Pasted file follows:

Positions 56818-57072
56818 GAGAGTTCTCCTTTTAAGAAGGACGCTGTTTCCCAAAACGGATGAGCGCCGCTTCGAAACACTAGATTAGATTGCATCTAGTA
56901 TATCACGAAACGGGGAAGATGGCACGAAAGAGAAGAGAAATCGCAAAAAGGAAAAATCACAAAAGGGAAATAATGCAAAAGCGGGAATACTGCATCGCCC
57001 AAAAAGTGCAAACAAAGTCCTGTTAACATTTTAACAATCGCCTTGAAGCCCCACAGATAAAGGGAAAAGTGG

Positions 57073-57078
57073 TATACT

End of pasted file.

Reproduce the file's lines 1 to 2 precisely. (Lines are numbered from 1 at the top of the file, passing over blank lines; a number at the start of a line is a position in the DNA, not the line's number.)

Positions 56818-57072
56818 GAGAGTTCTCCTTTTAAGAAGGACGCTGTTTCCCAAAACGGATGAGCGCCGCTTCGAAACACTAGATTAGATTGCATCTAGTA